Their slider does use the Shadow DOM, which is fine of course. And actually, they use <slot /> to put the images into place in the abstracted HTML is pretty useful. But they didn’t have to, this all could be done in the Light DOM. It would be a little extra work producing the final HTML, but a hell of a lot easier for consumers to style.

Jim Nielsen has a nice way of saying it:

This feature of web components encourages a design of composability. Rather than an empty “shell component” that takes data and (using JavaScript exclusively) renders the entirety of its contents, web components encourage an approach of composing core content with HTML and then wrapping it in a custom element that enhances its contents with additional functionality.

I don’t like styling the Shadow DOM

That’s kind of the rub here, for me. The main reason I’m so hot on Light DOM is that I find the styling story of Web Components using Shadow DOM annoying.

  • Styling very specific things with ::part is a very niche styling thing and to me, not a real styling solution.
  • Styling by documenting somewhere that certain CSS --custom-properties are in use is also limited and not a real styling solution.
  • Styling by injecting a <style> tag into some template literal in the JavaScript itself feels awkward and ad hoc to me and I’m not a fan.
  • Styling with an adopted stylesheet means an additional web request for each component or back to the template literal thing which is either awkward or slow.

I don’t dislike that these options exist, I just don’t… like them. I’d rather be able to use the best styling API ever: regular CSS. There is some hope here, the idea of “open stylable shadow roots” might take hold.

So what are we giving up again?

If you go all-Light-DOM with a Web Component, you lose:

  • Encapsulation
  • Slots

You gain the ability to use regular ol’ CSS from the parent page to style the thing. And, perhaps, a stronger reminder that Web Components should have good default HTML.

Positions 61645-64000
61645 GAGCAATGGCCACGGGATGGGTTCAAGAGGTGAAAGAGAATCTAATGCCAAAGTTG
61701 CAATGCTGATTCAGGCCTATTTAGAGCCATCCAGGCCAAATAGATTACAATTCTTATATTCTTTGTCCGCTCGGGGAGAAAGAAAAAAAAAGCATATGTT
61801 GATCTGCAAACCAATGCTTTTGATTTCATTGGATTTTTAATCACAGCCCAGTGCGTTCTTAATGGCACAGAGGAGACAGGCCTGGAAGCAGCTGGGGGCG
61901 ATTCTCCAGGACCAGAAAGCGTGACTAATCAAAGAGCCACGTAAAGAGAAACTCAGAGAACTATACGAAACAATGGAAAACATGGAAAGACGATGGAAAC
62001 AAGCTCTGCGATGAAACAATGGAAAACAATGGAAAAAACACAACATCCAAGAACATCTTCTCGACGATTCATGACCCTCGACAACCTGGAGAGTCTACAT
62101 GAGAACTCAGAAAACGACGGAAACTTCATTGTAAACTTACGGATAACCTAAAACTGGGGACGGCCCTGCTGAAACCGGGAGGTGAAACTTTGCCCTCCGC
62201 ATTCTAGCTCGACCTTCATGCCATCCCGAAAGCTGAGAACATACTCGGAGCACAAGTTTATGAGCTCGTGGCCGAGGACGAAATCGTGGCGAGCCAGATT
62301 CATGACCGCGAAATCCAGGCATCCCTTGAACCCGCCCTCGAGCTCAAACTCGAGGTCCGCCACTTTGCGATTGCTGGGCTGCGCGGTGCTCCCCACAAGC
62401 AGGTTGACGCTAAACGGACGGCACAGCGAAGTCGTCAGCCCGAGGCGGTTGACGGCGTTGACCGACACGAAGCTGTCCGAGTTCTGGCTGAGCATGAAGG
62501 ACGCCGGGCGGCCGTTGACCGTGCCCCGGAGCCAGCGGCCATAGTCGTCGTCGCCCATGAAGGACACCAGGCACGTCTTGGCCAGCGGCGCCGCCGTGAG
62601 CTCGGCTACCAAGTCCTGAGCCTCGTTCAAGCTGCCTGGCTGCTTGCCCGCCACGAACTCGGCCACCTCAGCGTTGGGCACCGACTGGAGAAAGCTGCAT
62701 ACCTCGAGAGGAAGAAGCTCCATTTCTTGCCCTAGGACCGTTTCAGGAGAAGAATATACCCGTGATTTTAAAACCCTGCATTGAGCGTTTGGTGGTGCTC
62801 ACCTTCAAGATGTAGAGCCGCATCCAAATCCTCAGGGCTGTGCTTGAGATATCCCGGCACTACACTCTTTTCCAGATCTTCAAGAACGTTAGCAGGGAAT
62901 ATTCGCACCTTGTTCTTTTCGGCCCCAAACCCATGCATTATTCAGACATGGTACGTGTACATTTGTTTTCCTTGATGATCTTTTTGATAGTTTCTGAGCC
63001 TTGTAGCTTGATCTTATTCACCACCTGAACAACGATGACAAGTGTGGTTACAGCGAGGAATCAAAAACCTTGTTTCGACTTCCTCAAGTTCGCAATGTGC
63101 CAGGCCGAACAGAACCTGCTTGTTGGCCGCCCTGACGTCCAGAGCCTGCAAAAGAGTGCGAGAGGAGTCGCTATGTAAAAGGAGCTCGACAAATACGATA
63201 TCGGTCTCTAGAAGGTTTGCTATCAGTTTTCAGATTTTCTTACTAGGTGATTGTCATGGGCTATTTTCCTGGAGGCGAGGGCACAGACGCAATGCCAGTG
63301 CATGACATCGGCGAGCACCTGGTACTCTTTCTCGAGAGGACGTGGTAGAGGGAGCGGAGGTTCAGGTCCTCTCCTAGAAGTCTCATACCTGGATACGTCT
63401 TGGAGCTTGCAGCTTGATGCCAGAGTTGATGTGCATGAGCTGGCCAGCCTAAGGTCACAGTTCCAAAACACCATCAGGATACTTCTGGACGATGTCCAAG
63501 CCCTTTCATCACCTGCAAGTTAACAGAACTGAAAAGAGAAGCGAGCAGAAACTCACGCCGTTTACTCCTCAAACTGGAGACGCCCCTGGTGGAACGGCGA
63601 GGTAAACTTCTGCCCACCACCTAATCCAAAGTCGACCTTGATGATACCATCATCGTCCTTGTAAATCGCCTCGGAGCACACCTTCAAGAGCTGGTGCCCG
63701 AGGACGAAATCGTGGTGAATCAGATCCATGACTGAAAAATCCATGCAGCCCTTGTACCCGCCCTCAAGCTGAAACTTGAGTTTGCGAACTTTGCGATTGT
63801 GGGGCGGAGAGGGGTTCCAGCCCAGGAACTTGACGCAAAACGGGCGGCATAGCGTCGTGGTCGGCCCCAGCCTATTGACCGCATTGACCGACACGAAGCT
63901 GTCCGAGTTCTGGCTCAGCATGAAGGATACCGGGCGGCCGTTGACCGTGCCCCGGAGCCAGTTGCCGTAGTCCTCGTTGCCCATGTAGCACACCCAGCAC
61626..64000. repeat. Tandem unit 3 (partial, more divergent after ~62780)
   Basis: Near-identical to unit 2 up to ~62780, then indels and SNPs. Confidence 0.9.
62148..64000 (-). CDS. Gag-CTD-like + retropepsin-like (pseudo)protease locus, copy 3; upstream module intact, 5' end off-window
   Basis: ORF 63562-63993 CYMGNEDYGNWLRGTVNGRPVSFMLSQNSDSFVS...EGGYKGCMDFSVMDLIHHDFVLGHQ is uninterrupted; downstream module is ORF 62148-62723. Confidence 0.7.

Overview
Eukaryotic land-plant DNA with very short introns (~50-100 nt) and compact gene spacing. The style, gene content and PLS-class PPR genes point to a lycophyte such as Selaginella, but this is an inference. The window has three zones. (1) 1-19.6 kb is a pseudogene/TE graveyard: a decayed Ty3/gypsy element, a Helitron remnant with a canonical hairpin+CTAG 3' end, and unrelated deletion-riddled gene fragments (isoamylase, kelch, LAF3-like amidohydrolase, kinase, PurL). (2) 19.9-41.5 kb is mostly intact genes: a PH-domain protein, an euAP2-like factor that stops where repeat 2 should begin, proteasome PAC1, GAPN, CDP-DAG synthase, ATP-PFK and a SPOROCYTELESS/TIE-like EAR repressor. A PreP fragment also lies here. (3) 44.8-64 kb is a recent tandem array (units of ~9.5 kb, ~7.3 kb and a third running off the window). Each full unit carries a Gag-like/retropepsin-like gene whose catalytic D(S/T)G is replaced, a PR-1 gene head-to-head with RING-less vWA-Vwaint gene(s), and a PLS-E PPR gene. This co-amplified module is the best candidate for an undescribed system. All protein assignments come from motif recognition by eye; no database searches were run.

What People Are Saying About Light DOM

They certainly resonate with Eric Meyer!

like the Light DOM.  It’s designed to work together pretty well.  This whole high-fantasy-flavored Shadowlands of the DOM thing just doesn’t sit right with me.

If they do for you, that’s great!  Rock on with your bad self.  I say all this mostly to set the stage for why I only recently had a breakthrough using web components, and now I quite like them.  But not the shadow kind.  I’m talking about Fully Light-DOM Components here.

Blinded By the Light DOM

Some baby bear just-right porridge from Jeremy Keith:

Dave talks about how web components can be HTML with superpowers. I think that’s a good attitude to have. Instead of all-singing, all-dancing web components, it feels a lot more elegant to use web components to augment your existing markup with just enough extra behaviour.

Where does the shadow DOM come into all of this? It doesn’t. And that’s okay. I’m not saying it should be avoided completely, but it should be a last resort. See how far you can get with the composibility of regular HTML first.

HTML web components

Mayank has a pretty hardline stance, and gets into similar problems I have with styling.

I’ve previously said “shadow DOM is not fit for production use”, a statement which attracted a surprising amount of heat. Maybe I’m asking for too much, but I would think that every respectable production-grade application has core needs — like accessibility, form participation, and the ability to work without JavaScript.

Today though, I want to touch a little bit on the styling side of things.

Presentational shadow DOM

Jim Neilsen used Light DOM only, found it useful, and even felt weird about it (which you should not, Jim)!

Maybe I shouldn’t be using the term “web component” for what I’ve done here. I’m not using shadow DOM. I’m not using the templates or slots. I’m really only using custom elements to attach functionality to a specific kind of component.

But it still kinda feels like web components. All of this could’ve been accomplished with regular ole’ web techniques

Using Web Components on My Icon Galleries Websites

Adam Stoddard is into it:

No shadow DOM, no templates, just the regular old DOM, which we now get to call the much cooler sounding “light DOM”.

Adam specifically call out how cool the connectedCallback is. Whenever a custom element appears in the DOM it essentially auto-instantiates itself, which is an “unsung hero” of Web Components. Dave Rupert’s simple and useful <fit-vids> has no Shadow DOM in sight, it just applies a few styles to what it finds in the Light DOM, but another reason to use it is how it automatically applies the styles when it shows up in the DOM. If you were to use the old school fitvids.js library, you would have to re-call the library if new videos were injected after it ran the first time.